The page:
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Friday, May 6, 2016

Assessing differences in inhaled corticosteroid response by self-reported race-ethnicity and genetic ancestry among individuals with asthma

Asthma is a huge problem in the United States, and particularly among African-Americans.  Prior work has shown that African ancestry is associated with more asthma exacerbations, night-time symptoms, and worse lung function. What is it that makes African Americans so susceptible to poorly controlled asthma?  This is a question that Wells and colleagues investigate in this month’s issue of the Journal of Allergy and Clinical Immunology (J Allergy Clin Immunol 2016; 137(5): 1364-1369).  In particular, they seek to answer if African-American ancestry is linked to a poorer response to inhaled corticosteroids (ICS), one of the first-line agents in treating persistent asthma.

To measure the response to ICS, 399 participants completed six weeks of observed ICS treatment.  242 of these were African American, compared to 97 who were European in origin.  Adherence was monitored by a special device (DOSER-CT) to make sure that participants were taking their medication; asthma response was measured by simple lung function tests, and ancestry was confirmed by genetic analysis.  After six weeks, there did not appear to be a relationship between change in lung function in response to ICS and African ancestry.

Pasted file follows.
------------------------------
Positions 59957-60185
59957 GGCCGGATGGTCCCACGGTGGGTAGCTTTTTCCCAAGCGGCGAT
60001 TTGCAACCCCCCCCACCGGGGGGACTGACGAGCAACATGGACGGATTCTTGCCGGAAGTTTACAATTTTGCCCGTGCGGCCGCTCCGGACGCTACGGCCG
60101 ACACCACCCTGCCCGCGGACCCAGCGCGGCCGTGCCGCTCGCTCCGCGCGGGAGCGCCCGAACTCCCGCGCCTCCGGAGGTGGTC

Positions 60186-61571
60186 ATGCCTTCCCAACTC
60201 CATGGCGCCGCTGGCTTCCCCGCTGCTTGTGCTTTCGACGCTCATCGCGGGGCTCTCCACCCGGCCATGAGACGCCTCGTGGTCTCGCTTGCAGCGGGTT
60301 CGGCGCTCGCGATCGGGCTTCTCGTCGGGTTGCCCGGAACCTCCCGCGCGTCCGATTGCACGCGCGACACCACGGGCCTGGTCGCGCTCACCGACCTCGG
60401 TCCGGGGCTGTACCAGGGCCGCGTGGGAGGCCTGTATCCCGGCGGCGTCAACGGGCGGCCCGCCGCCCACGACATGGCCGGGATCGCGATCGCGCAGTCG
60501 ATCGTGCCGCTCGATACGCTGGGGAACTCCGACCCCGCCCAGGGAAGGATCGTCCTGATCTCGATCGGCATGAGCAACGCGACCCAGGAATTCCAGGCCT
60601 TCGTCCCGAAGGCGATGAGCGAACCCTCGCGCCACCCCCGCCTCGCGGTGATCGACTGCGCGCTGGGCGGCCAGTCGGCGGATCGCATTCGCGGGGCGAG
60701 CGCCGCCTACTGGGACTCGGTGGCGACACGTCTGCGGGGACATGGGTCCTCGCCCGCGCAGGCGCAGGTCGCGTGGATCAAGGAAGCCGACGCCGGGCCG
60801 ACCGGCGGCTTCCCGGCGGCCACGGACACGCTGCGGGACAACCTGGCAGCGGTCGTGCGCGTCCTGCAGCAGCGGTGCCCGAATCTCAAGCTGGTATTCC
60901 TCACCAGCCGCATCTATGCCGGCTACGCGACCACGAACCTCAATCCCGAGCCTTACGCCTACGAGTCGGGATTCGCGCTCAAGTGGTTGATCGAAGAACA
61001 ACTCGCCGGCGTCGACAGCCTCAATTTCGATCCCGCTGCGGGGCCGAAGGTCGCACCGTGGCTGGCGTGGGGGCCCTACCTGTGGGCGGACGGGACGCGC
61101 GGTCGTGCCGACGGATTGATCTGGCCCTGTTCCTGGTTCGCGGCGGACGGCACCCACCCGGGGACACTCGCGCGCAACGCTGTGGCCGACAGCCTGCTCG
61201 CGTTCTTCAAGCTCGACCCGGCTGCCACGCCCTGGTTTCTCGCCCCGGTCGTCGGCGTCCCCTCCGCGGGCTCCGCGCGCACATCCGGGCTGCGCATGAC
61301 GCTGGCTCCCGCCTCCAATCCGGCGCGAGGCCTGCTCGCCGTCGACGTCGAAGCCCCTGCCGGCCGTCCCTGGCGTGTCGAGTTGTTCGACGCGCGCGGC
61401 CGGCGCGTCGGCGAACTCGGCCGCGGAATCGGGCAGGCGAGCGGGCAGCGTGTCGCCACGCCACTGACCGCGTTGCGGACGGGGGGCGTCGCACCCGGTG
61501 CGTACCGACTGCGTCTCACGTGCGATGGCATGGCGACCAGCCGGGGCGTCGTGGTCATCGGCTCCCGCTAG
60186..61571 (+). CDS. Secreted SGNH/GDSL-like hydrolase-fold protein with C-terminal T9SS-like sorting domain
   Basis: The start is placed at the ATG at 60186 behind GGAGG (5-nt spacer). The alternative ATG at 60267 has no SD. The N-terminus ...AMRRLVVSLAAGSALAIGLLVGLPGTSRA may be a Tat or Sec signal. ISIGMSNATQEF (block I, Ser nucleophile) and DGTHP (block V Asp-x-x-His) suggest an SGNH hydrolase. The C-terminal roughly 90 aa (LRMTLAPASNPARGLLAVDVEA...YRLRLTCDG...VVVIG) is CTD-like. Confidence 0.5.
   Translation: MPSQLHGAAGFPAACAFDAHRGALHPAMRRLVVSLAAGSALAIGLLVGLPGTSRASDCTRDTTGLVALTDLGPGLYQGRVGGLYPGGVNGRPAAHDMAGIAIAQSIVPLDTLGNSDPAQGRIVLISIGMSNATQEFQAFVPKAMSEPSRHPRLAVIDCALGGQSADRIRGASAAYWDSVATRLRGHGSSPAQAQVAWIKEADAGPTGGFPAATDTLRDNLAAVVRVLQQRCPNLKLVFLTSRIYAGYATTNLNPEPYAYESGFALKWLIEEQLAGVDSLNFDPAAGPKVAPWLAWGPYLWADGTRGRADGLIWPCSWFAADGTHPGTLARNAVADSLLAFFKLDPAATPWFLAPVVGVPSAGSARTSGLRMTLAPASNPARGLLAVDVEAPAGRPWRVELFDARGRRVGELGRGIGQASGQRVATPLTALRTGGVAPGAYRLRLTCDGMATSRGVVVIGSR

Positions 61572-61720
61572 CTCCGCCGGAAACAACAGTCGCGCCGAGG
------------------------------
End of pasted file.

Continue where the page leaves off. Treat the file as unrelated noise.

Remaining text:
That’s not to say that African Americans don’t have particular genes that make them more or less likely to respond to inhaled corticosteroids. Rather, genetic effects are spread in such a way that, all other things held equal, there’s a similar response among African Americans and European Americans.  It’s good to know that, in tackling the epidemic of asthma in African-Americans, ICS are useful and effective.

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